After just five seasons in their current modernized set, the Cleveland Browns are expected to return to a more traditional look when they unveil new uniforms at noon today. With that, we decided to take a look back at the Browns’ logo history, which has centered around different variations of Brownie the Elf or an orange helmet since the franchise began play in 1946.
Founded by former Massillon Washington and Ohio State football coach Paul Brown and Cleveland businessman Arthur B. McBride, the Browns did not initially have a logo. But during a string of four straight All-American Football Conference championships, the franchise sought submissions for a new mascot and chose Brownie the Elf as the new face of the team in 1948.
According to British folklore, a brownie is an elfish creature that comes out at night to perform various household chores and farming tasks so long as the owners leave them some sort of offering, such as a bowl of milk. The original Brownie wore a brown coat and white pants and was depicted with an orange crown on top of his head, signifying Cleveland’s run of titles.
The Browns joined the NFL in 1950 and found continued success, winning the league championship in their first season, as well as in 1954 and 1955. They gave Brownie an update in 1959, swapping his crown for a floppy, elf-like hat, flipping his orientation and updating his clothing to a more vibrant color scheme.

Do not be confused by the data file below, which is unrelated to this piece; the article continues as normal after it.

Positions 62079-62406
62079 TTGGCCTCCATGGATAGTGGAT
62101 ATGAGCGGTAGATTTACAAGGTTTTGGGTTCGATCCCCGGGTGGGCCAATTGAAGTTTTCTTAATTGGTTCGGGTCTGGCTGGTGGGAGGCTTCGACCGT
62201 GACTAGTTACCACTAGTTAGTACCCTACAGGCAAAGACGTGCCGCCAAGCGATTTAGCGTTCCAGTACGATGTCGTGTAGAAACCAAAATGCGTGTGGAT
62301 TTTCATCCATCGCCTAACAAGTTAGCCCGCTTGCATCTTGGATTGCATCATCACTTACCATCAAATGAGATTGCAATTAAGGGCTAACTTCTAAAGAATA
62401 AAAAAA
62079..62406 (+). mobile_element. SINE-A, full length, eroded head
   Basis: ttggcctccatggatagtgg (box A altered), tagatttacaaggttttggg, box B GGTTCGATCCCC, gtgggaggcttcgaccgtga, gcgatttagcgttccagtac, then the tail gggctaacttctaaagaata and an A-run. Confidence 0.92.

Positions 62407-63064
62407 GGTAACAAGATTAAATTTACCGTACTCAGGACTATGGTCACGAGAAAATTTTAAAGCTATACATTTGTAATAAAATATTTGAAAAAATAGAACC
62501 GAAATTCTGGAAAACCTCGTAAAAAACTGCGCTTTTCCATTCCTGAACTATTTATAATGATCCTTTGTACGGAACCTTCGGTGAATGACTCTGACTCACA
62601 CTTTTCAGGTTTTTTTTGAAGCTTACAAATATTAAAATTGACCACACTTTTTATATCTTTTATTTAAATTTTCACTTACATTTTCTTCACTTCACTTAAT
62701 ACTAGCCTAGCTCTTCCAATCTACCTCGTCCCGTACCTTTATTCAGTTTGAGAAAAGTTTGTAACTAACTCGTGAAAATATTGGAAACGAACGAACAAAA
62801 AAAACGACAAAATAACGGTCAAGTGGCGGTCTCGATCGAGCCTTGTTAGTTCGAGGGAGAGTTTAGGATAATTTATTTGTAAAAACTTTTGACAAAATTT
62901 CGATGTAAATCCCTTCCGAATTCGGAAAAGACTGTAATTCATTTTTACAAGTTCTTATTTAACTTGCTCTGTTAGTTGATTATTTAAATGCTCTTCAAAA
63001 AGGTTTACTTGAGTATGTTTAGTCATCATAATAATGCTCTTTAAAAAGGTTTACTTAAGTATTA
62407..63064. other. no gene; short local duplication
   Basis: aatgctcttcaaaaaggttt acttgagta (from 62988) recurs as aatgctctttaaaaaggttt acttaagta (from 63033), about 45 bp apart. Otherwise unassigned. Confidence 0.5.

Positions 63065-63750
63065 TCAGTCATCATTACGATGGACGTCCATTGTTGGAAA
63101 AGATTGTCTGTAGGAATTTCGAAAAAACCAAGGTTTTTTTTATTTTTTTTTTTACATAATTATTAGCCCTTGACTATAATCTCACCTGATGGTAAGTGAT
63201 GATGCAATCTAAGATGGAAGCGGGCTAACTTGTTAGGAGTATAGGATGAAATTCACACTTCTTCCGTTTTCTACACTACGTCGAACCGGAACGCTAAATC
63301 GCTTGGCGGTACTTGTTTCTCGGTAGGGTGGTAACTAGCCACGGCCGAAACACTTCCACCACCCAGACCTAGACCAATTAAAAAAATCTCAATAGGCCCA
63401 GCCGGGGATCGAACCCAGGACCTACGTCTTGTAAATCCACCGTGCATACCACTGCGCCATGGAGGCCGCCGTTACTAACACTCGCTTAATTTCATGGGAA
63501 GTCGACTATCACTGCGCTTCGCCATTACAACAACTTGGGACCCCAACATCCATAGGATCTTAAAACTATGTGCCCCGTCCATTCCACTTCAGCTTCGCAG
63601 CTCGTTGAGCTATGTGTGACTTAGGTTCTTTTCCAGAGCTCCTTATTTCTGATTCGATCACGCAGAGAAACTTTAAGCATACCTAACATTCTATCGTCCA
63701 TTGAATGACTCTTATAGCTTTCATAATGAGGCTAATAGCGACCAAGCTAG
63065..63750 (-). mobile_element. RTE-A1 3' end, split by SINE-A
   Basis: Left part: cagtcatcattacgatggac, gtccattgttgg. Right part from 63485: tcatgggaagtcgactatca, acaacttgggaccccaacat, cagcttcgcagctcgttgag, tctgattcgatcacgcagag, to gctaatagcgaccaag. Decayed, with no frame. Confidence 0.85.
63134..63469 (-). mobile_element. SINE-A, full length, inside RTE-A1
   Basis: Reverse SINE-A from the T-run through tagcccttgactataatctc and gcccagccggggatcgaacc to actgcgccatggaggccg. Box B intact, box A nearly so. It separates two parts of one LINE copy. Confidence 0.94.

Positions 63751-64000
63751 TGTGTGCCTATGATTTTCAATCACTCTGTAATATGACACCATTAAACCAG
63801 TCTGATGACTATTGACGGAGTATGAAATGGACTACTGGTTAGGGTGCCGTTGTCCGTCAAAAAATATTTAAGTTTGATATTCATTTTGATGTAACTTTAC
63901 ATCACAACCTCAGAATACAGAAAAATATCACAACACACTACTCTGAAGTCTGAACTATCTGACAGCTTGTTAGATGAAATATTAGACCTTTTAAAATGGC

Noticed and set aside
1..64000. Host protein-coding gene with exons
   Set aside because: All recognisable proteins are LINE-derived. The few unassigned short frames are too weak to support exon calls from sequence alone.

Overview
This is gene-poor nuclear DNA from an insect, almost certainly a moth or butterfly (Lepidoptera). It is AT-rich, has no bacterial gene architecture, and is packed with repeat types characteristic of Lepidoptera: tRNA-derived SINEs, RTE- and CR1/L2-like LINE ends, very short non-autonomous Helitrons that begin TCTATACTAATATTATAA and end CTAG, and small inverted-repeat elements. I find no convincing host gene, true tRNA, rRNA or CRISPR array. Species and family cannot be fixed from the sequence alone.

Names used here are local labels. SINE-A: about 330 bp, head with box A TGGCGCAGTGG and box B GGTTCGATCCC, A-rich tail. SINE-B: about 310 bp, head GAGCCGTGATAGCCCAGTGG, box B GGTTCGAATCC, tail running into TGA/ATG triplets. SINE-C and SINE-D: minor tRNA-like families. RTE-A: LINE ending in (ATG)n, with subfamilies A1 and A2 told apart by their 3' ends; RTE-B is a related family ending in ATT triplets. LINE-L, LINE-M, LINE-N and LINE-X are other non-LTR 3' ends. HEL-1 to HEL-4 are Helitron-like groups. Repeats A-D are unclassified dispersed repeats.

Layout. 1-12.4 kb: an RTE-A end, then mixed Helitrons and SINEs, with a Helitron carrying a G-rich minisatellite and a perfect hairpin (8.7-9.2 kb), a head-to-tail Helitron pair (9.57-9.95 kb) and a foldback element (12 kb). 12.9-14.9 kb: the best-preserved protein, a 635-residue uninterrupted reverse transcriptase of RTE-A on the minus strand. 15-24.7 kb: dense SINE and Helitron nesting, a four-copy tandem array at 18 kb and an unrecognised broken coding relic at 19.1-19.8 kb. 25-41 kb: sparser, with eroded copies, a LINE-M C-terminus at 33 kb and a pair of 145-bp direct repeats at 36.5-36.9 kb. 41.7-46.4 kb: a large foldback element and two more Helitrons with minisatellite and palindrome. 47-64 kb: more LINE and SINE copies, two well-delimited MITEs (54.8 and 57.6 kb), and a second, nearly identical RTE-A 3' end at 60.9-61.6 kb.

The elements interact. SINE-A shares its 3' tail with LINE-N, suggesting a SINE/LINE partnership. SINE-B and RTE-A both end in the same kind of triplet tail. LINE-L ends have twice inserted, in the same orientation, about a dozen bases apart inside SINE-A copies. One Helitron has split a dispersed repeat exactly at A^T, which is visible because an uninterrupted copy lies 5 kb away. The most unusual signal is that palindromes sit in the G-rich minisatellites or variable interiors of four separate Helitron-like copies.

That logo remained intact until Art Modell, who became the owner in 1961, eliminated it in 1970 in favor of a logo that depicted the profile of the team’s two-bar orange helmet with a white facemask. It received updates in 1985 and 1992, becoming more three-dimensional and modernized with time-appropriate facemasks. The shade of orange also changed with the first update.
Modell moved the team to Baltimore ahead of the 1996 season, but was required to leave the name, colors, logos and history in Cleveland for a future expansion franchise. The Browns resumed operations in 1999, and continued to use the same logo the franchise used before the move.
Brownie the Elf was also resurrected that season as a secondary mark of sorts, and made appearances on merchandise, sideline gear, media guides and even helmet visor tabs over the next few years.
“I think it’s a great anchor for our tradition and for the look and feel of the Browns,” then-owner Randy Lerner said. “But I also understand that there is something to freshening up the act, so I think that’s a balancing act we’re having right now.”
A small update was made to primary logo in 2006, meanwhile, when the Browns switched to gray facemasks on the field as a way to celebrate their 60th anniversary.
Cleveland underwent its last significant update in 2015, just a few years after Jimmy and Dee Haslam purchased the franchise. The Browns introduced modernized uniforms that season that included a brighter shade of orange and a brown facemask, and those changes were reflected in the primary logo — though the shade of brown notably remained the same.
Cleveland is not expected to make any updates to their logo with today’s unveiling, as multiple reports and sources of our own have indicated the removal of the carbon fiber pattern in the stripe will be the only change to the helmet.
Photos via the Cleveland Browns.